These days I carry more than heavy textbooks around to maintain equilibrium. In one day, I could be found running a curriculum meeting, changing into more comfortable performance clothes, shouting rhymes from a small cafĂ© stage, arguing with my editor about a title, and falling asleep in the middle of late night text flirtation with my boo thang. My bag is filled with books and electronics, because multiple tabs won’t assist when you have to answer a work email on a specialized server, check your regular email, and take notes on the current meeting you’re sitting in. Contrary to popular belief in multitasking, I’m actually incredibly good at it.
Some days, the constant upkeep of each segment of my life is tiring and frustrating. Other days, it’s rewarding and magnificent. The two balance each other out. After a day of handing in late assignments and being reprimanded, I’ll get an email from a loyal reader that says that I’ve changed their perspective on something life altering. My heart once riddled with anxiety swells with pride.

 On this blog, I often talk about the necessities, not being superwoman, and maintaining balance. However, it’s rare that I talk about the intricacies of the process.
 The mornings: where doubt is stronger than fear. The invasion of your private space, when your boss is calling or your roommate needs to talk. The nights that you’re too tired to keep up with your lover’s needs. Giving up social events, because you know that you have work to do. Telling your mother that your Saturday morning chat has to be shorter than usual.
There have been a lot of moans, complains, and irritated grunts when I tell those I love, that I have to excuse myself to hone my craft. However, if you truly want something, sacrifice is a requirement.

Today’s lesson concerns the space & time you need, as a writer. First thing is first: THIS IS YOUR RESPONSIBILITY. No one is going to make time for you: not your boss, your significant other, your friends, or anyone else. You need to lock down the hours and command yourself to focus.
            Listen to instrumentals.
            Use a self-control app.
            Put your phone on airplane mode.
            Put a do not disturb sign on your door.
 My writing space has been moved to my living room, because I decided on a roommate. Goodbye writing office. Because of the numerous conferences and ventures I have planned this summer, I thought it was best to have someone here while I’m gone. Whenever I’m writing: she comes in to watch television, eat dinner, and a multitude of other things. However, we have cues. If I’m wearing my headphones, she knows not to disturb me unless it’s an emergency. If I’m at my desk engrossed, she knows there’s a certain volume level that the television must be on. I set these standards with her, so that we don’t ruin our friendship when a simple recanting of rules could’ve saved it.
Don’t let anyone tell you about how much time you have to write. Only you know how long your work takes. I’m going to write this segment for the folks who’re writing and the onlookers. Blogging/writing/journaling/etc. is not a one and done. This blog post will be anywhere between 800-1000 words, when I’m done with it. So naturally, I have friends who love to say: That takes a second for you. Come out to this show, you can do it afterwards. You have time.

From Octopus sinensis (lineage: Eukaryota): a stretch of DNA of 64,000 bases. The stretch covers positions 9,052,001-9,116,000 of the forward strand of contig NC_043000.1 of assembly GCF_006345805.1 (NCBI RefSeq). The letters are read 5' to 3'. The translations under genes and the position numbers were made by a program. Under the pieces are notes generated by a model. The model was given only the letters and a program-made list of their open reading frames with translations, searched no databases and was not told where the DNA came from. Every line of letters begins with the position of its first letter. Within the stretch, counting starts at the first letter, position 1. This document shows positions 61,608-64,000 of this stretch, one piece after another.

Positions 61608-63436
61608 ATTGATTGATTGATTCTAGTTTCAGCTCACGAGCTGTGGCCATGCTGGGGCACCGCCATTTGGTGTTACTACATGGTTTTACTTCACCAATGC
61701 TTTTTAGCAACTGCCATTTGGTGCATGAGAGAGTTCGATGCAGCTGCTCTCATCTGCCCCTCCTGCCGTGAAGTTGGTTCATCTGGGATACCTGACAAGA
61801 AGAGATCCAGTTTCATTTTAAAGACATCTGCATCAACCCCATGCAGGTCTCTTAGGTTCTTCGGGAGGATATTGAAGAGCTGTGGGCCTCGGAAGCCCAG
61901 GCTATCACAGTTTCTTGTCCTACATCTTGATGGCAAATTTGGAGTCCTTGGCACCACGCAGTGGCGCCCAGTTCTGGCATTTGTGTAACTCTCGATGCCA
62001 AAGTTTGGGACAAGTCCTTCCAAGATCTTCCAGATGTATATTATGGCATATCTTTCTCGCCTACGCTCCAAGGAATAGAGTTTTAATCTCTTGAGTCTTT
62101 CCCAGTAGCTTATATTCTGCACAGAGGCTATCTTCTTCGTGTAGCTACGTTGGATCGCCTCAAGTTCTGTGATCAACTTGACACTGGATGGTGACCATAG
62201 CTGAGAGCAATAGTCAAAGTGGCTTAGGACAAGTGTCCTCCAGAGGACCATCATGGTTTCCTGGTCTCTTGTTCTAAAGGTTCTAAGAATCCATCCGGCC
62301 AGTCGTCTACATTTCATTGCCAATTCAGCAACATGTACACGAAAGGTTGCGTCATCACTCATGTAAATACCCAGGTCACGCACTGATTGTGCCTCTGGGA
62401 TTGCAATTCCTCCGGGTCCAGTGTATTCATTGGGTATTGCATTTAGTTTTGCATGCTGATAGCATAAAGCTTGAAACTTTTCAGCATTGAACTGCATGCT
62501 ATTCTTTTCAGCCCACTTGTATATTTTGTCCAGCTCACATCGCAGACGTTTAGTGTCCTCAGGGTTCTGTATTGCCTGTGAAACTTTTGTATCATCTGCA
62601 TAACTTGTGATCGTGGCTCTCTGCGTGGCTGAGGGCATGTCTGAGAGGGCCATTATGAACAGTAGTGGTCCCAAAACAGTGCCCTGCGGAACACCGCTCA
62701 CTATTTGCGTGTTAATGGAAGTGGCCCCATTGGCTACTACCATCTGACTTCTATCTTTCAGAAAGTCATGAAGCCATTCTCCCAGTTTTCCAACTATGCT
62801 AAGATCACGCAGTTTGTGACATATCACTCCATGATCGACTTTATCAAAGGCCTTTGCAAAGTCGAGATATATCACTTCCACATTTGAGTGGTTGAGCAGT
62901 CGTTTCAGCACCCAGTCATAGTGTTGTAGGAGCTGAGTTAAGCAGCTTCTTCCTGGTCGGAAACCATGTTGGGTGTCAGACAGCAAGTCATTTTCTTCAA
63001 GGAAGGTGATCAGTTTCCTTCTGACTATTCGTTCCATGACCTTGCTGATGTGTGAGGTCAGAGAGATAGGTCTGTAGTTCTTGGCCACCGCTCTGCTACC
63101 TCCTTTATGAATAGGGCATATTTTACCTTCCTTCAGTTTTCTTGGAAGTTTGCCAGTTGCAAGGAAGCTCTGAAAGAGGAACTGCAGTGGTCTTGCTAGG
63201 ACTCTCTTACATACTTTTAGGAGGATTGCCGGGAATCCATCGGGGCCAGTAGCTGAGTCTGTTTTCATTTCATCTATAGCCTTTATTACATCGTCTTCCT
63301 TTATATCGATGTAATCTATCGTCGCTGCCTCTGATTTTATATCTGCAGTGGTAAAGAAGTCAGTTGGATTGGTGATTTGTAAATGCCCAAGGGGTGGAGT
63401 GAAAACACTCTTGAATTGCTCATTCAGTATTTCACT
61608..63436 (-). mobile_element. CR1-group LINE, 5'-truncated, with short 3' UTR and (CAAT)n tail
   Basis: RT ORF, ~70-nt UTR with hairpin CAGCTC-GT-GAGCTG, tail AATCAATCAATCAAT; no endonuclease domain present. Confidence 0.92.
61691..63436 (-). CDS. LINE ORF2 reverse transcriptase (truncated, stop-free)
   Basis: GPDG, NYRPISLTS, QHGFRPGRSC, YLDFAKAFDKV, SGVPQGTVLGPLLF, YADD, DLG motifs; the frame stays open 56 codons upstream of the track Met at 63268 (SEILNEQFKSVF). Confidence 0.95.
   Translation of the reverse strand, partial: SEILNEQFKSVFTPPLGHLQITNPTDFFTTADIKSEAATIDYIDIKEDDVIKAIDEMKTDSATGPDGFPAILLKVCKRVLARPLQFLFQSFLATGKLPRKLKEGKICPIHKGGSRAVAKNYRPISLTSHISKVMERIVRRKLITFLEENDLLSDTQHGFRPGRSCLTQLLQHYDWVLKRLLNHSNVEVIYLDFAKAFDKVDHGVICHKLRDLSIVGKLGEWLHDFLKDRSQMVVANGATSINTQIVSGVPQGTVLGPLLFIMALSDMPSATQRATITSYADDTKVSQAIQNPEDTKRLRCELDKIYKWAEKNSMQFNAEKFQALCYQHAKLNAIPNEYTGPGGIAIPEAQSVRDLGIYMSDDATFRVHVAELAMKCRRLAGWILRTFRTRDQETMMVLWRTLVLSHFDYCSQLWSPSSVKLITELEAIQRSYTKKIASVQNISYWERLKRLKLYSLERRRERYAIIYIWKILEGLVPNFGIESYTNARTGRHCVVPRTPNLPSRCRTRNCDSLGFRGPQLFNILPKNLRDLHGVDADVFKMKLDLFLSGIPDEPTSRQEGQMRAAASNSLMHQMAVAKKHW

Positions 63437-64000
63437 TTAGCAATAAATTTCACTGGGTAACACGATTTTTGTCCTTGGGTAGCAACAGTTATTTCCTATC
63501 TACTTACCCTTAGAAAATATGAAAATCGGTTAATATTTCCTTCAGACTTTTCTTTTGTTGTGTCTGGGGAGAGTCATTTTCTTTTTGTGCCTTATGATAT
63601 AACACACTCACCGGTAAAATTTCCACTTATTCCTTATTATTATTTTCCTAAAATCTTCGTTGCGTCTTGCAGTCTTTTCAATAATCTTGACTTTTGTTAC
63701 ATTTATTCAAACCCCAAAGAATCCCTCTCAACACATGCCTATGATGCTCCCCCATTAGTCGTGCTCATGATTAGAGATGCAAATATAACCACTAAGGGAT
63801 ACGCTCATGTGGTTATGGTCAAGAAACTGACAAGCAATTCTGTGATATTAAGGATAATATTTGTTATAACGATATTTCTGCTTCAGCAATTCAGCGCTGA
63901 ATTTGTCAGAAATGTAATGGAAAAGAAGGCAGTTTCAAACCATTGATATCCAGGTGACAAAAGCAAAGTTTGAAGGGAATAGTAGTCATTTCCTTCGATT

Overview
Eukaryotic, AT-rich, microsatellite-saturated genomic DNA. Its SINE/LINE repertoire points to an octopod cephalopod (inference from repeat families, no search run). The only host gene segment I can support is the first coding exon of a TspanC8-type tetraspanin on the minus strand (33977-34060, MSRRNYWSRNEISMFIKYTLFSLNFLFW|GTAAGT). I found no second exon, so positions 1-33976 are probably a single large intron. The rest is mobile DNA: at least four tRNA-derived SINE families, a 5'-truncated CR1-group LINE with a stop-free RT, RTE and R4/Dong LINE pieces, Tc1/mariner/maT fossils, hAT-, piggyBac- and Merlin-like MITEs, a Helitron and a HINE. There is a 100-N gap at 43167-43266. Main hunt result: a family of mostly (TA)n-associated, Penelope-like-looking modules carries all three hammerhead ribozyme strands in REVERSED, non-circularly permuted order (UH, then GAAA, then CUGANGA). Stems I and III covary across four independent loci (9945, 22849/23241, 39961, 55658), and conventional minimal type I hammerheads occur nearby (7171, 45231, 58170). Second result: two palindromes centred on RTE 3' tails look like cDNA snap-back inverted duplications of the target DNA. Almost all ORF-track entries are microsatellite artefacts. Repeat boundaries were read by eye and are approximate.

This blog has to be written, formatted, edited, and reedited. It then has to have a picture on the top of it, that has to be resized, blurred, altered, and text put to it. (Photoshop style.) That image must be uploaded to the post and then I’ll decide that I don’t like it. I’ll do it over again. I then have to, after adding tags/title/label, post this link on every social network I have. I might have to boost the post, if it’s truly important, or drop it on the walls of people that might find it interesting. You know the blog post that was supposed to take an hour, according to your friend? You're now up to three hours.
            Your writing is YOUR baby.
            Don’t let anyone tell you how to cradle it.
            Don’t let anything dwindle the time you need to cultivate it.
            Don’t let your work become a neglected child.
            Raise it to the best of your efforts.
With that said....I'm off to my day job. I'm going in for 1pm, because I finish at 8pm today. I spent the morning blogging. See? Allocating time already...

Monday, April 7, 2014

Digital Crush: A Short Story Series: Part 2

Note: This story is part of a series. To read part one, go here.

The Past: June 2001

What was it to truly know someone? I’ve always thought of romance and affection as a physical thing.  Something I could feel on my lips or my skin, like the sun. Love was an invisible tan, a glow my mother could always detect. It was tangible and definite.

            His pictures looked like something I’d pulled out of my mother’s old high school photo album. He was dressed in a patterned school uniform or shirts and ties. His hair was cut into a small fade, unlike the regular Caesar that all the other brown boys sported. I flipped through his online slideshow three times, before I had the guts to say hello.

            His name was Kareem.
            He was 6’4 and fine.
            He was of Trinidadian descent.
            He was going to be valedictorian.
            He was headed to Princeton, on a basketball scholarship.
            I snickered at this mention.